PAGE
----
While the Atlanta-based CNN journalist was awaiting the birth of his third child, he put in a request to receive more than the two weeks’ paid paternity leave that was being offered at the time.
Levs’ rationale was that Time Warner, CNN’s parent company, offered 10 weeks of paid parental leave to adoptive parents of either gender, as well as any parent who used a surrogate, and he simply wanted his benefits to match.
After going through company channels, his request was finally answered—after his daughter was born prematurely. The answer? No.
That’s when Levs decided to file the EEOC complaint, saying that the policy was discriminatory. “[The attorneys] said, ‘They’re not allowed to fire you, but they might anyway,’ ” says Levs. “But I knew what the right thing to do was. I wanted the 10 paid weeks that any other guy gets.”
About a year later, Time Warner made big changes to its parental-leave policies. “When they announced the benefits for 2015—the same week my daughter turned one—it was much, much better,” Levs says. “Now anyone in my situation gets six paid weeks instead of two. And women who were getting 10 paid weeks now get 12, or 14 if they have a C-section.”
The one hitch is that adoptive and surrogate parents saw their leave reduced to six weeks. Still, Levs sees it as a step in the right direction—even if there’s still a long way to go.
“We hear a lot of people complain about how this country is an outlier in the industrialized world by not having as much paid maternity leave,” says Levs, who has even written a book on the topic, 'All In: How Our Work-First Culture Fails Dads, Families, and Businesses—and How We Can Fix It Together.' “What you rarely hear about is why we don't have paternity leave: Workplace policies didn’t grow up. They are totally out of touch with our egalitarian society.”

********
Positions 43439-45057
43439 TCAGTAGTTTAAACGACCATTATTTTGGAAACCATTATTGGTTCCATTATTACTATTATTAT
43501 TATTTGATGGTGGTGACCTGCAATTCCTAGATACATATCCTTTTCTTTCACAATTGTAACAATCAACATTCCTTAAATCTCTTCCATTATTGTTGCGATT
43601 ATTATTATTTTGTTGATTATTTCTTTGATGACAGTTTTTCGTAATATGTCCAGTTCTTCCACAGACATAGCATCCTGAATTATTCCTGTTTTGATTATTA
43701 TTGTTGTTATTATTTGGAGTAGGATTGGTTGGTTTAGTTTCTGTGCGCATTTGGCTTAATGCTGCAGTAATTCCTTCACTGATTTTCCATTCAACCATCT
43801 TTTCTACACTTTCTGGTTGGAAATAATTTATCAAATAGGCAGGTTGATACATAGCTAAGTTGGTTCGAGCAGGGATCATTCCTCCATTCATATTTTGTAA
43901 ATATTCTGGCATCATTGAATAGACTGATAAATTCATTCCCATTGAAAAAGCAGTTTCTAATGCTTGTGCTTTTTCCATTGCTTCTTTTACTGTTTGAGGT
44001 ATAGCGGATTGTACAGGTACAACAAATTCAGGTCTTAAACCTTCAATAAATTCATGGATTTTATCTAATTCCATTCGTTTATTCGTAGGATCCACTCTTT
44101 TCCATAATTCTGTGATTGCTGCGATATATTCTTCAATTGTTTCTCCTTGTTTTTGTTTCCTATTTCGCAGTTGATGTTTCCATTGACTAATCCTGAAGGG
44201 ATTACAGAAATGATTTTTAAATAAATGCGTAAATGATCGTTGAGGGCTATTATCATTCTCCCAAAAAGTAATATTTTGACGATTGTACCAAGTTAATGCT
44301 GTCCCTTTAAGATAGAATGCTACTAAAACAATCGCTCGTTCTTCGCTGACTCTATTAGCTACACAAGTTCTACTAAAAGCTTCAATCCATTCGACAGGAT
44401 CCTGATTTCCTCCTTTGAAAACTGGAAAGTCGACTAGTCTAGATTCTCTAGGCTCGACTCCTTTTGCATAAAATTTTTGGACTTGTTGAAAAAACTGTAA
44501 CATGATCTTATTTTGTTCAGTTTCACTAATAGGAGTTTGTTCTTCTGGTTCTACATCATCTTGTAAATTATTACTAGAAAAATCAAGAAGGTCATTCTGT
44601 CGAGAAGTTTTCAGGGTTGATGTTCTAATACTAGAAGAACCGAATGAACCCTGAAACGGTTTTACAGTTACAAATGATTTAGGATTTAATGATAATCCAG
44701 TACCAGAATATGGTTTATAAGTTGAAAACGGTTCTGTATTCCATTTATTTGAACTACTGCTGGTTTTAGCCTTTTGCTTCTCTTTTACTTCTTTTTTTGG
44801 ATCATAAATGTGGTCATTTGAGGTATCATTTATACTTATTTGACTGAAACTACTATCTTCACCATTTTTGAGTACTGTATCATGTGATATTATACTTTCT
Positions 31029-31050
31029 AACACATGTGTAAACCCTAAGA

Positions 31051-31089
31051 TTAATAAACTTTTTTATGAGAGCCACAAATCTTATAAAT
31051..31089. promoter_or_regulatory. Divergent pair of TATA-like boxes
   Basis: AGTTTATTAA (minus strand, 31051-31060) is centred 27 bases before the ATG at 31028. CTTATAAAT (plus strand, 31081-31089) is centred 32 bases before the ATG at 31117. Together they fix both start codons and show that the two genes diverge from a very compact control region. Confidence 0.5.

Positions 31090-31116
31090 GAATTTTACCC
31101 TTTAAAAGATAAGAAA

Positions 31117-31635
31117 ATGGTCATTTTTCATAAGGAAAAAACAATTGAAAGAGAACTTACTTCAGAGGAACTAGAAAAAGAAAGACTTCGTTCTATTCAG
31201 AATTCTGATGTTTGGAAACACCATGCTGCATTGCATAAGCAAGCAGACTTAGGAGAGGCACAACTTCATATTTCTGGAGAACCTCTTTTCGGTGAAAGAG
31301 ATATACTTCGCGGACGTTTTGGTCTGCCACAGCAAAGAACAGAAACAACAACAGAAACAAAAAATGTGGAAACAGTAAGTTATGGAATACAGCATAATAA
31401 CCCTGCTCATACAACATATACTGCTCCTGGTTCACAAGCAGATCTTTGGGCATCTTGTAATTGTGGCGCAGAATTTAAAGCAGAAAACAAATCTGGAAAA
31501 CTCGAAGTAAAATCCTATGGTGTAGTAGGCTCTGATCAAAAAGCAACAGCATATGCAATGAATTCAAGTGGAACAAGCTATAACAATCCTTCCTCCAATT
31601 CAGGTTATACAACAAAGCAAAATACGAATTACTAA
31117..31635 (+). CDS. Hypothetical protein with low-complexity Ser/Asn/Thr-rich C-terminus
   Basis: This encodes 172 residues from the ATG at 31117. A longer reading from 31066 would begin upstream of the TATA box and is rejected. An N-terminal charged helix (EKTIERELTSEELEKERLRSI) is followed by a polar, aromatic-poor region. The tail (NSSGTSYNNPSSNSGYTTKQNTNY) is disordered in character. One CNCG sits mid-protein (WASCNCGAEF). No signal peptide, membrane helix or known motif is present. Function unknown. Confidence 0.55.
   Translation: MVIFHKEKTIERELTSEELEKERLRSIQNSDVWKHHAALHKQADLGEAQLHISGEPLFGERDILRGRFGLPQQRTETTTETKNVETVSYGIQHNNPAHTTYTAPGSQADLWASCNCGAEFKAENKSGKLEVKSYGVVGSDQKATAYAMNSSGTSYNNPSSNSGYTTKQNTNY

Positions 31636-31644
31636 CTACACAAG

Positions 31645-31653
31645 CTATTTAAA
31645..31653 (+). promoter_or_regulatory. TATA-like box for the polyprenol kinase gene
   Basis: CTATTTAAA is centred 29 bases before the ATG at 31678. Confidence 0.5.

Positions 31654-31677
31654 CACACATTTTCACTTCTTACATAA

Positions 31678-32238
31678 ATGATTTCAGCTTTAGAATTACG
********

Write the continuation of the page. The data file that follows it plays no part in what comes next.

3 Ways Dads Can Lobby for Better Work-Life Balance
Of course, having more face time with the family doesn’t end at birth, and fathers are increasingly seeing the value in—and advocating for—flexible work policies.
A 2014 study from Boston College Center for Work & Family found that 79% of dads believe it's extremely important that an employer provide—and actively support—flexible working arrangements.
However, broaching the topic with management can be tricky, particularly if your company doesn’t have formal policies in place.
If you're hoping to make the case for a flexible arrangement—whether it's to change up your work schedule or request extended paternity leave—here are some tips to help get a productive conversation going:
1. Don’t be antagonistic. It’s better not to begin the discussion with a negative tone, especially if you want the company to make exceptions to the rule on your behalf.
“Start off with the presumption of best intentions,” Levs suggests. “Imagine that your company would be willing to hear you out, then find out what the protocol is where you work [to request a change].” You may find, for instance, that you can bypass direct managers and go straight to HR with your request.
Strengthen your POV for the powers-that-be by backing up your request with research on what other companies in similar fields are doing.
And be sure to investigate what you’re already entitled to before trying to change anything—you might uncover some lesser-known flex-time policy, for example, that simply flies under the radar because no one uses it.
In fact, in one 2013 study by the Society for Human Resource Management, only 14% of companies said employees were very knowledgeable about their benefits.
2. Do a competitive analysis. Strengthen your POV for the powers-that-be by backing up your request with research on what other companies in similar fields are doing when it comes to parental leave or flex time.
Why does this help?
“Companies want to stay competitive,” Levs says. “It helps to show your employer that there are other companies out there with different policies”—which could potentially be more attractive to working dads.
3. Put together your own proposal. If you don’t believe your existing policies provide enough balance, then come to the table with your own proposal, whether that’s setting new office hours, working from home one day a week, or telecommuting on a more regular basis.
“There’s no reason not to try,” Levs says. “Some statistics show that there are more companies willing to allow flexible work schedules than people assume.”
Levs cautions, however, that filing a complaint with the EEOC is not a decision to be taken lightly if you don’t end up getting what you want.
“It’s not a place to go if you just don’t like a policy,” he says. “But if you are a victim of illegal discrimination under Title VII, work with great attorneys who understand these issues. Consider your options, and know that an EEOC filing is [just] one of them.”